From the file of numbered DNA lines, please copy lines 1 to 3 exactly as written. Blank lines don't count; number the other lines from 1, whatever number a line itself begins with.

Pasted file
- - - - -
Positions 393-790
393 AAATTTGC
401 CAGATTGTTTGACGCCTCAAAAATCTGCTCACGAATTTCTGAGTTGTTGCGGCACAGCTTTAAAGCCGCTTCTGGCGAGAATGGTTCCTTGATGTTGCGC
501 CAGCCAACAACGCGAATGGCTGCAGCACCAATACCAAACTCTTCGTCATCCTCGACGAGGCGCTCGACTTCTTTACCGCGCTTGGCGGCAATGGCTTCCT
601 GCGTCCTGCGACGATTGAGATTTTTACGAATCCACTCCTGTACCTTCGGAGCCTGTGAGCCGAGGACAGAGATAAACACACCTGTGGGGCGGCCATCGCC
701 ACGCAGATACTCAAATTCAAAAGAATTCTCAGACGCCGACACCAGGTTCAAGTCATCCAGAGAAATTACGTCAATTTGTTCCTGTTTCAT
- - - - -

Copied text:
Positions 393-790
393 AAATTTGC
401 CAGATTGTTTGACGCCTCAAAAATCTGCTCACGAATTTCTGAGTTGTTGCGGCACAGCTTTAAAGCCGCTTCTGGCGAGAATGGTTCCTTGATGTTGCGC